The plea of illegality in European Union law – The missing piece in the puzzle of a ‘complete system of remedies’?, by Mariolina Eliantonio


In Les Verts – and a long-standing line of case law thereafter – the Court of Justice of the European Union (CJEU) affirmed that a ‘complete system of remedies’ exists in the European Union (EU) legal order, which allows the European courts to review all the actions of any EU institution. In the multi-level EU legal system, this supposedly ‘complete system of remedies’ is concretised in the possibility of challenging the EU (administrative) action either directly or indirectly. The direct system of judicial review comprises the action for annulment under Article 263 TFEU and the action for failure to act under Article 265 TFEU. Furthermore, there are two possibilities to indirectly challenge the EU (administrative) action, namely before a national court through a preliminary question of validity under Article 267 TFEU and before an EU court through the procedure known as the ‘plea of illegality’ provided for in Article 277 TFEU.

Through the plea of illegality, an applicant may plead the invalidity of an underlying piece of EU law when directly challenging an EU law measure, the basis of which lies in the allegedly invalid higher piece of EU law. As held by the CJEU in Albini, this form of review is not considered to be an independent action, and it can only be brought in the context of a direct action, most often an action for annulment under Article 263 TFEU. The importance of these two systems of indirect review has been stressed time and again by the CJEU in the context of allegations – brought forward by Advocate Generals (e.g. AG Jacobs in ECLI:EU:C:2002:197) and scholarship (A. Albors-Llorens) alike – that direct access to the EU courts is too restrictive because of the narrow standing conditions to be fulfilled in direct actions and, more particularly, because of the notion of ‘individual concern’ which private applicants typically need to demonstrate in actions for annulment.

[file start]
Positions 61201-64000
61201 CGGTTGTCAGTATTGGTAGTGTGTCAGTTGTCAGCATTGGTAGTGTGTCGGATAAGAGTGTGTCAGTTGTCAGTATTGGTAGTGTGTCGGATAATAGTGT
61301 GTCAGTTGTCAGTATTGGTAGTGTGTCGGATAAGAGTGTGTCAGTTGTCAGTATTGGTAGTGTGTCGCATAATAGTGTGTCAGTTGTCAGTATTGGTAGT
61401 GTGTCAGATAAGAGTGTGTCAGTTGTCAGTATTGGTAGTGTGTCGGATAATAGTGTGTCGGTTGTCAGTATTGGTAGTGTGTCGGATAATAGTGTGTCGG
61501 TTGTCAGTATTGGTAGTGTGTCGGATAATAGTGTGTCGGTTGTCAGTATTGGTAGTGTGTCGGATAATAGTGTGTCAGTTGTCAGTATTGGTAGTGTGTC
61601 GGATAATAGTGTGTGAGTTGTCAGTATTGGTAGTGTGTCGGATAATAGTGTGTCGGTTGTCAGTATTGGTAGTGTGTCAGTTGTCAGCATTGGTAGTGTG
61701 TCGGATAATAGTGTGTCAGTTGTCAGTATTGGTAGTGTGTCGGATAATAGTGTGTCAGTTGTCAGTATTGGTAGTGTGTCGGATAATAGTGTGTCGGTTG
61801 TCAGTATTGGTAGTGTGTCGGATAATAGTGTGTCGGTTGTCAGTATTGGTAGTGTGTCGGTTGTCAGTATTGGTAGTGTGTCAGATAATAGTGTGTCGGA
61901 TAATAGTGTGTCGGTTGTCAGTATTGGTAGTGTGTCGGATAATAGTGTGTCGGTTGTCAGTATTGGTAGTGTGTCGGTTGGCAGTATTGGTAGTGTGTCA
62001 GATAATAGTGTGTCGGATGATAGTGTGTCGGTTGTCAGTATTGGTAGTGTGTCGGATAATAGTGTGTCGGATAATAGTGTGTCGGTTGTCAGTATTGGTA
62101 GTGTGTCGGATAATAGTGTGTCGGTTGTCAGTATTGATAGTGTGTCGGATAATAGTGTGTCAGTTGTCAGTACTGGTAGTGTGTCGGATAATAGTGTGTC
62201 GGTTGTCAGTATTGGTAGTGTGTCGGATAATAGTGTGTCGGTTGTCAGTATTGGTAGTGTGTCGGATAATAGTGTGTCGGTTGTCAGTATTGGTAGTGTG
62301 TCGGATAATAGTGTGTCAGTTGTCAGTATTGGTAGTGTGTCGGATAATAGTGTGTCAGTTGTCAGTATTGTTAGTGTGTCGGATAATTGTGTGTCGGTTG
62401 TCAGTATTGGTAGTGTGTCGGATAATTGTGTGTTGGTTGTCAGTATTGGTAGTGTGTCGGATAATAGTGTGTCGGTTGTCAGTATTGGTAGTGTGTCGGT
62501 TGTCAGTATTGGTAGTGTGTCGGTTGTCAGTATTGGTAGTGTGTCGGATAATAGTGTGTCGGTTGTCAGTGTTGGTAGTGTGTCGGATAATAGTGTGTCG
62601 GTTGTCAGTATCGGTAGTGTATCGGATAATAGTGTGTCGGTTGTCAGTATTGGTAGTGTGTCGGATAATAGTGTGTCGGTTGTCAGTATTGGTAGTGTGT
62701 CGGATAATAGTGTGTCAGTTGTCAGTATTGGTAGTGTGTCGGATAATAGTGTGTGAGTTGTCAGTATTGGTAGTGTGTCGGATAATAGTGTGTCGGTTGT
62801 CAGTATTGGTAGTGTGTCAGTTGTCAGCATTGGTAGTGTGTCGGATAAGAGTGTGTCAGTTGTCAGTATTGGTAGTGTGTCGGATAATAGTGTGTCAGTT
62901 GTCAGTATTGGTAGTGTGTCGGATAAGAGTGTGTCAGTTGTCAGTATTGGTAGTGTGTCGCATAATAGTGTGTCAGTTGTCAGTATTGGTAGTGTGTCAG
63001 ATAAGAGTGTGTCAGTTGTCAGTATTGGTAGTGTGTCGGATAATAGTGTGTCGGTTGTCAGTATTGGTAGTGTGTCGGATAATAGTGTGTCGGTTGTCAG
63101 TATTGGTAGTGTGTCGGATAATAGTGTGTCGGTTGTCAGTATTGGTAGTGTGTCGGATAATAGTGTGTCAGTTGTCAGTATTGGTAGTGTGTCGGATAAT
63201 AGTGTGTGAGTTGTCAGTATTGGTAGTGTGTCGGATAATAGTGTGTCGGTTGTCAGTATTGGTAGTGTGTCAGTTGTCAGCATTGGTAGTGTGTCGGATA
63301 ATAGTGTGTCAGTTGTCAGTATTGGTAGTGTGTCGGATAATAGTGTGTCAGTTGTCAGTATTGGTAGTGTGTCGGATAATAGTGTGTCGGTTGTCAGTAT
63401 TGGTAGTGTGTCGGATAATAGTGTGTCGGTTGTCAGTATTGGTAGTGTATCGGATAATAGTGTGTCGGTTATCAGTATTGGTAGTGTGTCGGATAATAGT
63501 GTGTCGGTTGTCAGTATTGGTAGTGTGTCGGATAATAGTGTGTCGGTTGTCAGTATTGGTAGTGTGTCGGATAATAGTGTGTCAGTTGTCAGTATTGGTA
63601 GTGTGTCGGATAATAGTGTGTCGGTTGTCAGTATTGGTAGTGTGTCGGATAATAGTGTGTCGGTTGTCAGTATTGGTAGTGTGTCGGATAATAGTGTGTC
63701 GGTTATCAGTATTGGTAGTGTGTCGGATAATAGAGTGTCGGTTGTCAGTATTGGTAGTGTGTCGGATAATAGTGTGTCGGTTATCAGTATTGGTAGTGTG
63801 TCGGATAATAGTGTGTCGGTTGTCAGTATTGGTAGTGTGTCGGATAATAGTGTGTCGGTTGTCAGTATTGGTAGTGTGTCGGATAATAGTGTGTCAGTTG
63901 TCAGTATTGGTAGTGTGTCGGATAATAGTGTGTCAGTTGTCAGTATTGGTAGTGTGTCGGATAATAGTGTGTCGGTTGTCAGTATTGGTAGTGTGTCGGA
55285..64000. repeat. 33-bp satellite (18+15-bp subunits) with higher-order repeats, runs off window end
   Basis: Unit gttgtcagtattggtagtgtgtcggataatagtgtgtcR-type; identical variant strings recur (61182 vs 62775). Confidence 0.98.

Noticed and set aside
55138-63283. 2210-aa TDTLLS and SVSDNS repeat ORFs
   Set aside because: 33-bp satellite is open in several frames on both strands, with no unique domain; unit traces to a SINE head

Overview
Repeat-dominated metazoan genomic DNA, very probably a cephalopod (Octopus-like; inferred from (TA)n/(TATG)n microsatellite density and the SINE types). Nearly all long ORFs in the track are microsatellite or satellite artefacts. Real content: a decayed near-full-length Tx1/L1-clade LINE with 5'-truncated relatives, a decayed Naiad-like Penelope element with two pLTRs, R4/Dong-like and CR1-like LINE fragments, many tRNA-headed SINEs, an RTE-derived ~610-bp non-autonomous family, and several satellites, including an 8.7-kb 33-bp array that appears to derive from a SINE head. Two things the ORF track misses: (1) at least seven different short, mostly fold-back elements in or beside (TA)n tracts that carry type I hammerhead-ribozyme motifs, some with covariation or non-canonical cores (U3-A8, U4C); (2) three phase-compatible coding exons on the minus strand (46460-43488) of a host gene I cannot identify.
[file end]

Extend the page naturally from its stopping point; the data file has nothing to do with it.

Our chapter forthcoming in a book on indirect review of administrative action in a comparative perspective disproves the supposedly complete nature of remedies of the EU legal system, in particular, with respect to the ‘plea of illegality’ under Article 277 TFEU. After discussing the key features of the plea of illegality, we carry out an empirical analysis of the use of the plea of illegality in practice. This analysis, and the ensuing discussion, show that the plea of illegality has been only rarely used and has even more rarely led to the annulment of the measure indirectly challenged.

Direct review of administrative action before the EU Courts and the link between Articles 263 and 277 TFEU

The current version of Article 263 TFEU, in essence, foresees five possible scenarios of standing as illustrated in the Table below.

Type of actDirect concernIndividual concern
Act of individual application and the applicant is the addressee
Act of individual application and the applicant is not the addresseeXX
Act of general application which is not a ‘regulatory act’XX
Act of general application which is a ‘regulatory act’ but entails implementing measuresXX
Act of general application which is a ‘regulatory act’ and does not entail implementing measuresX

As is well known, whenever individual concern needs to be proven, direct access to EU courts is severely limited by the Plaumannbased interpretation of this concept by the CJEU.